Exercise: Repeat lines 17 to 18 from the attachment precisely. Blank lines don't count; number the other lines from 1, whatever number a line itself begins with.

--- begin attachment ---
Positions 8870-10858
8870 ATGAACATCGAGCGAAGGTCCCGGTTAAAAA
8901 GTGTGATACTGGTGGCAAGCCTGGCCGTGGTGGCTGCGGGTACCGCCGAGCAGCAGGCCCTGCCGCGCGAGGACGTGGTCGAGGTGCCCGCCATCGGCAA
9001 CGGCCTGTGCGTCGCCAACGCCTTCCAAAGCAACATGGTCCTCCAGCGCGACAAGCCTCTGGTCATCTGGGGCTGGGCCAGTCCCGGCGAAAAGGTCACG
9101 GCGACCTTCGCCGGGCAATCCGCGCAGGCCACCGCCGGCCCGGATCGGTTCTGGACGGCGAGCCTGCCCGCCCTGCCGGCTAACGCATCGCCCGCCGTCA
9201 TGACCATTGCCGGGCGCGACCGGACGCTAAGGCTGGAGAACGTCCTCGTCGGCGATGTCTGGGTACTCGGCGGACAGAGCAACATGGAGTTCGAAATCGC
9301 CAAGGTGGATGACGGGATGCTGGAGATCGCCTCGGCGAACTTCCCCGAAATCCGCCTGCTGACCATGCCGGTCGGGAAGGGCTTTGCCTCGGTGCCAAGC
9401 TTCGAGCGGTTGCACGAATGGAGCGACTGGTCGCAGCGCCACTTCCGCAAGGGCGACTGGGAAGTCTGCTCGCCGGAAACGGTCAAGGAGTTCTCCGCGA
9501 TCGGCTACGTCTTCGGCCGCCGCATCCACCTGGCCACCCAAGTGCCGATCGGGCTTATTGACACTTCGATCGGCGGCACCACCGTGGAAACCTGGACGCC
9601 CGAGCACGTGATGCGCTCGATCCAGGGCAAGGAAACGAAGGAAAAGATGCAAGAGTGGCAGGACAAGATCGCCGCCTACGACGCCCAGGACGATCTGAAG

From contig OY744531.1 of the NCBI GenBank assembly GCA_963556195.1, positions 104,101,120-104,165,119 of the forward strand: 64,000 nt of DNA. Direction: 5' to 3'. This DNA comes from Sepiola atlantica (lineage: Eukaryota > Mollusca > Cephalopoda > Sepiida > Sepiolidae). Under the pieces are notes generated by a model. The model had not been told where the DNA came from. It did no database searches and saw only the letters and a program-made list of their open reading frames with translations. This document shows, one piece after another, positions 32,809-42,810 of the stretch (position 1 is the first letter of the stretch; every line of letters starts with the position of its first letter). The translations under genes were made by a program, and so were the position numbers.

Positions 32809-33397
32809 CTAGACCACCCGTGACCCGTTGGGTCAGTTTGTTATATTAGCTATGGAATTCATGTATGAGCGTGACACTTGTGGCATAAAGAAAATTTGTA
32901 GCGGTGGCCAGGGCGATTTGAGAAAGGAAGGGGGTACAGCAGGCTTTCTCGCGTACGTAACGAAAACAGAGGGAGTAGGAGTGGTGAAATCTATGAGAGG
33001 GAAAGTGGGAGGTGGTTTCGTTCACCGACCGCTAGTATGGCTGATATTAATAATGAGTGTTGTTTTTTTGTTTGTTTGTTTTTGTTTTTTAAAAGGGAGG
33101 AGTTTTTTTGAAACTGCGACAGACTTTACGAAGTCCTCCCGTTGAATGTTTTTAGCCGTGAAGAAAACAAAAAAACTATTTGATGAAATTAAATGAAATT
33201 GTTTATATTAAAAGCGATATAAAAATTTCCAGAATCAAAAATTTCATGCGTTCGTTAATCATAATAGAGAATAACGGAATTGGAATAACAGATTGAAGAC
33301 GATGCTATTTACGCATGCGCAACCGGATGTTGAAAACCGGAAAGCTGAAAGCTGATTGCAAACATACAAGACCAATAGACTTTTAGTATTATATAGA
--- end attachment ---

33201 GTTTATATTAAAAGCGATATAAAAATTTCCAGAATCAAAAATTTCATGCGTTCGTTAATCATAATAGAGAATAACGGAATTGGAATAACAGATTGAAGAC
33301 GATGCTATTTACGCATGCGCAACCGGATGTTGAAAACCGGAAAGCTGAAAGCTGATTGCAAACATACAAGACCAATAGACTTTTAGTATTATATAGA